Wildlife death toll rises

KIRSTY JOHNSTON
Last updated 20:17 14/10/2011
Rescued fur seal
Iain McGregor/Fairfax

RESCUED: Three young fur seals were taken off the Tauranga coastline before the oil washed ashore, including this young pup.

Rena Bruce Goff
Maritime New Zealand Zoom
Oil responder Bruce Goff with the Terminator oil skimmer ready for deployment. on Sunday, October 23.

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Oil from the stricken ship Rena, which grounded on the Astrolabe reef last Wednesday, has killed at least 1000 birds with wildlife experts fearing the casualty list will grow.

"It's estimated that what we are seeing is only a small percentage [of birds killed]," wildlife technician Pauline Conayne said earlier.

The high death toll was having a serious effect on workers at the makeshift wildlife centre outside Tauranga, with those in charge considering bringing in a counsellor to help people.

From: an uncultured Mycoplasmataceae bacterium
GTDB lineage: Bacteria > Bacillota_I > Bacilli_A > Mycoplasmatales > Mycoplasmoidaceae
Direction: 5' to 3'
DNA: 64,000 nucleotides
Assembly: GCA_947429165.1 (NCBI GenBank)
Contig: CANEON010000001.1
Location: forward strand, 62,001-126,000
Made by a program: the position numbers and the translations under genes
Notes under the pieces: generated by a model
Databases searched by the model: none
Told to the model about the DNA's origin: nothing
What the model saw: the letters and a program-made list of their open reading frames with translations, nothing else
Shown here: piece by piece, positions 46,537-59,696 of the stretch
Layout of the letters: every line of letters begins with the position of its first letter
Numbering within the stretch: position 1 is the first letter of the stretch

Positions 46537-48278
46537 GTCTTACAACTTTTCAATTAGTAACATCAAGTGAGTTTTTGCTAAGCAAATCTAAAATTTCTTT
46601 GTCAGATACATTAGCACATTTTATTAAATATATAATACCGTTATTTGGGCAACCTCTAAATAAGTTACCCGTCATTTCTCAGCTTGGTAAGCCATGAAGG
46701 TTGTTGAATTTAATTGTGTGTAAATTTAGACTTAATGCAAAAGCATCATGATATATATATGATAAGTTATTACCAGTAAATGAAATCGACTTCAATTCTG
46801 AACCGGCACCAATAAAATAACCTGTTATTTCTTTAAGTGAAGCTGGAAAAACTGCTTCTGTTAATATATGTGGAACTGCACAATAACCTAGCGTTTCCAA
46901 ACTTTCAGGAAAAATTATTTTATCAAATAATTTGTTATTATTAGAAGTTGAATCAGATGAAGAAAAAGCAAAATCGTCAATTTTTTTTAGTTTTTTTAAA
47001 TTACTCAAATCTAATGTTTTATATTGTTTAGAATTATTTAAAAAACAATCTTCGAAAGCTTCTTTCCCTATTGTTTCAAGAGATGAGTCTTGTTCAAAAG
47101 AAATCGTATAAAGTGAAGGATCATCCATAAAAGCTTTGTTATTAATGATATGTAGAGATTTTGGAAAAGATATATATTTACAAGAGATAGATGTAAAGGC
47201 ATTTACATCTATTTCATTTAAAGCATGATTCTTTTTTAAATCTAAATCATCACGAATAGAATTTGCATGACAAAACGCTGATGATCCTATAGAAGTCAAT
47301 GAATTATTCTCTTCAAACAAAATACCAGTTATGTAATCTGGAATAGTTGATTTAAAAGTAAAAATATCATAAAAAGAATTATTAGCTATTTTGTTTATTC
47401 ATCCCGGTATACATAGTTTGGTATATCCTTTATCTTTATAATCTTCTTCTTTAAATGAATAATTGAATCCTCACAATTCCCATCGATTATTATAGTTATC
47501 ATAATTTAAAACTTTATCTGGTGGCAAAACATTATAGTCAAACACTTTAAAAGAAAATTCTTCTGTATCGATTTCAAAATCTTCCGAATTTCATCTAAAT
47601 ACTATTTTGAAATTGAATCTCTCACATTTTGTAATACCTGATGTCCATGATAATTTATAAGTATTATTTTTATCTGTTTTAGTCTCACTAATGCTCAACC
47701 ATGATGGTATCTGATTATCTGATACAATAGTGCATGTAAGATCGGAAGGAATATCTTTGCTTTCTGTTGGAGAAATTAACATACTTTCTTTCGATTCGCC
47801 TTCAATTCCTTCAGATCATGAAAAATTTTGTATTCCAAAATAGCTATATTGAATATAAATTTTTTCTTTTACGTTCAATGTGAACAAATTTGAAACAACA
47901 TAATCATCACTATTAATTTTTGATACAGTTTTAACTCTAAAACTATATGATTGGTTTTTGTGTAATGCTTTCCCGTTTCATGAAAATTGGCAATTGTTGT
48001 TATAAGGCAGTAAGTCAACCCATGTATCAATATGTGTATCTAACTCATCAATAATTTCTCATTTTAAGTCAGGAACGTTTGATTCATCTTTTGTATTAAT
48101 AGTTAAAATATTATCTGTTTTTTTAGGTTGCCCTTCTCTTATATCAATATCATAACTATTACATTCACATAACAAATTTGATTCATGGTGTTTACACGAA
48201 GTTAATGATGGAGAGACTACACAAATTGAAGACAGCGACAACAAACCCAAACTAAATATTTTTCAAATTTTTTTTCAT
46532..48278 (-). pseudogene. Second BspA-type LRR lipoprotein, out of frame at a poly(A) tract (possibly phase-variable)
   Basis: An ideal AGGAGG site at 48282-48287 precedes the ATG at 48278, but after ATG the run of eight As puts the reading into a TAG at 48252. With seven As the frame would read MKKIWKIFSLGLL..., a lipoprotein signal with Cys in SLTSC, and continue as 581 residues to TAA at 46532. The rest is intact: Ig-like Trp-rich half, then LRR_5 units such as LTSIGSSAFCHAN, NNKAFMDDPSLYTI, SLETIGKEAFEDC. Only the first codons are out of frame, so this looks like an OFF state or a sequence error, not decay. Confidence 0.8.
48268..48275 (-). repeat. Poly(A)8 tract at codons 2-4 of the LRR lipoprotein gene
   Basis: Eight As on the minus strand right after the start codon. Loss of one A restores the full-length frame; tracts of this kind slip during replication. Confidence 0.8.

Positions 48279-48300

"It's not something we can ever prepare ourselves for," Conayne said.

"When you see pictures it's upsetting, but when you're here it really touches your heart."

The centre was hosting about 130 birds, including 51 that had to be treated and have the oil removed from their feathers.

The majority of the birds were little blue penguins, which were trying to bite their keepers between swims, Conayne said.

"That's a good sign."

"They're being fed, swum and generally loved to death."

There were also 17 critically endangered dotterels, which were kept in closed cages with "keep quiet" signs posted around the edges.

Only about 1500 dotterels are left. They are extremely territorial and needed to be kept separately from each other.

Three young seals rescued from the oil-soaked sea were "behaving well" at the centre.

The pups were corralled by conservation staff as a precaution two days ago, lest they be covered in the sticky black mess now coating the Bay of Plenty coastline.

The seals, two that were "just weaned" and another three-year-old male, were kept in cages well away from the birds.

"They're being very good, very well behaved," Conayne said. "They're no trouble."

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